|Mrs. E. Beavan||1896-7|
|Mrs. Jos. Ramsdale||1897-8|
|Mrs. Sam A. Brain||1899-1900|
|Mrs. Thomas Andrews||1900-1|
|Mrs. F. J. Beavan||1901-2|
|Mrs. Edwd. Thomas||1902-3|
|Mrs. John Jenkins||1903-4|
The Cup is made in three parts, the base, the cup and the cover. On the base are three figures symbolising the three local rivers, the Taff, the Ely and the Rumney. Each figure represents a river god, with an urn from which flows a stream of water. The figures are enamelled in flesh colour, the flowing water being represented in rock crystal. The figures are seated among water lilies, the flowers being wrought in white enamel with diamond centres, and the leaves in green enamel. The Taff being the largest river is represented by an old man with silver hair and beard, while the other two rivers are represented by youthful men.
The cup bears two shields, with the arms of the donor and of the town enamelled. It has two handles modelled in the Florentine style with winged figures, and pendant from each handle is a large drop amethyst.
The cover is surmounted by a female figure wearing a mural crown set with diamonds, the face, hands and feet being enamelled in natural colours. The right foot of this figure rests on a block of coal and the left hand grasps a ship's rudder. At her feet is a figure of Sabrina, the goddess of the river Severn, seated among water lilies, the whole being emblematic of Cardiff and its position as a port.
The figures were modelled by Mr. William Birnic Rhind, of Edinburgh. The cup was designed by Messrs. James Crichton and Company, Silversmiths, 47, George Street, Edinburgh, and was executed by workmen in their employ. It is said to have cost over three thousand pounds.
A fine silver epergne of 1808, oval in form, with four branches. It has a band of cast scroll work in relief on burnished field, supported on four winged female figures, with one large cut-glass centre dish and four smaller dishes. The epergne is twelve and a half inches high (without glass.)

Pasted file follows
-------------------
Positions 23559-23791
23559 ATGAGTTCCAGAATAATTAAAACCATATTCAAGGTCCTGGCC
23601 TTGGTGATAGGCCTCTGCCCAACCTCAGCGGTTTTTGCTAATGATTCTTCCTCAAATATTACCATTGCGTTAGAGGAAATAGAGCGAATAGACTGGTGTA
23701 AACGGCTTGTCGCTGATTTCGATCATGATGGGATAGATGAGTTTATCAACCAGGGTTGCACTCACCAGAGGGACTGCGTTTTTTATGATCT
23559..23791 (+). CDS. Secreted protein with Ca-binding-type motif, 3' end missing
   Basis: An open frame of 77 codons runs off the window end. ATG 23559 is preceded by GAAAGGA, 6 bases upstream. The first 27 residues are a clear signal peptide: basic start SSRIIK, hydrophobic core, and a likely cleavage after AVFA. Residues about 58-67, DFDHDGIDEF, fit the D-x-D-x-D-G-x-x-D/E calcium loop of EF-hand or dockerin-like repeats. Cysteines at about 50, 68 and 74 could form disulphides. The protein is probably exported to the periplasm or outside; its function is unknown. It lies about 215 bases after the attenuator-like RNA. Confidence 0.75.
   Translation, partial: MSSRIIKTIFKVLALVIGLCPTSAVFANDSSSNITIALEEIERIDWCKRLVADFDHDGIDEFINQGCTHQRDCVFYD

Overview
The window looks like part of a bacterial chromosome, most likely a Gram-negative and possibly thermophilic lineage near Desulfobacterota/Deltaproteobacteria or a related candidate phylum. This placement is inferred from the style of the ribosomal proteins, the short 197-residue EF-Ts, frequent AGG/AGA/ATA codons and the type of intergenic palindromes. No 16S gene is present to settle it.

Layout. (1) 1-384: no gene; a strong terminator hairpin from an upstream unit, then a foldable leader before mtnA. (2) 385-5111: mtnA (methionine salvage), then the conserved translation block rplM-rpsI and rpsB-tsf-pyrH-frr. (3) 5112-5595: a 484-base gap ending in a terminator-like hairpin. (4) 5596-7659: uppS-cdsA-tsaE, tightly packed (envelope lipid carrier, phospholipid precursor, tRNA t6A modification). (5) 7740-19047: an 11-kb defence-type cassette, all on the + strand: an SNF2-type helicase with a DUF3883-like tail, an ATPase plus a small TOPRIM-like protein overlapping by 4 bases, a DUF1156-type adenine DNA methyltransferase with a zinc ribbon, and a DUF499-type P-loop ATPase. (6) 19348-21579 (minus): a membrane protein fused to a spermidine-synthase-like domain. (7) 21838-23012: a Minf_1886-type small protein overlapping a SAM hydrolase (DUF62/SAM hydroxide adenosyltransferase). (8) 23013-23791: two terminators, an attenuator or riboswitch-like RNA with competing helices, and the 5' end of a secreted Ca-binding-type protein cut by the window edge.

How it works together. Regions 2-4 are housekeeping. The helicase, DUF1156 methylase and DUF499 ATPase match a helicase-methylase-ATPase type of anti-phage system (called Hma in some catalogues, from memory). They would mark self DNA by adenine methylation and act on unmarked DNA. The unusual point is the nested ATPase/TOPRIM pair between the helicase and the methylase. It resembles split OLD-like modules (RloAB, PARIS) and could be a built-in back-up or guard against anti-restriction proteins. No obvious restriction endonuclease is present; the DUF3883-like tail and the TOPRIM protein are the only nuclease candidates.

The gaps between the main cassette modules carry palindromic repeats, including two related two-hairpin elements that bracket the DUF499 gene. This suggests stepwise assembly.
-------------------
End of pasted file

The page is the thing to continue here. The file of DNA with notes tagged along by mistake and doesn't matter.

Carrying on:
The weight of the epergne is one hundred and forty-nine ounces five pennyweights, and the plateau one hundred and eighteen ounces twelve pennyweights, making a total of two hundred and sixty-seven ounces seventeen pennyweights.
A very fine silver tea urn of 1828 on square base with scroll feet, melon shape, richly chased with acanthus leaves and flowers on a matted ground with shell and scroll border, standing fifteen inches high and weighing one hundred and forty-nine ounces five penny-weights.
A very fine antique silver salver, shaped beaded border on ball and claw feet, plain centre, with arms and crest date 1775, diameter sixteen inches and weight sixty ounces fifteen pennyweights. This is a charming piece, in pure taste and very characteristic of its period.
A very fine antique silver salver, shaped beaded border on ball and claw feet, plain centre, with arms and crest date 1775, diameter sixteen inches and weight sixty ouncesfifteen pennyweights. This is a charming piece, in pure taste and very characteristic of its period.
"Presented to the Corporation of Cardiff by resolution of
"the Committee to commemorate the Coronation of Their
"Majesties King Edward VII. and Queen Alexandra, at
"which ceremony the Mayor, Councillor Francis John
"Beavan, J.P., Chairman of the Local Coronation Com-
"mittee, was present.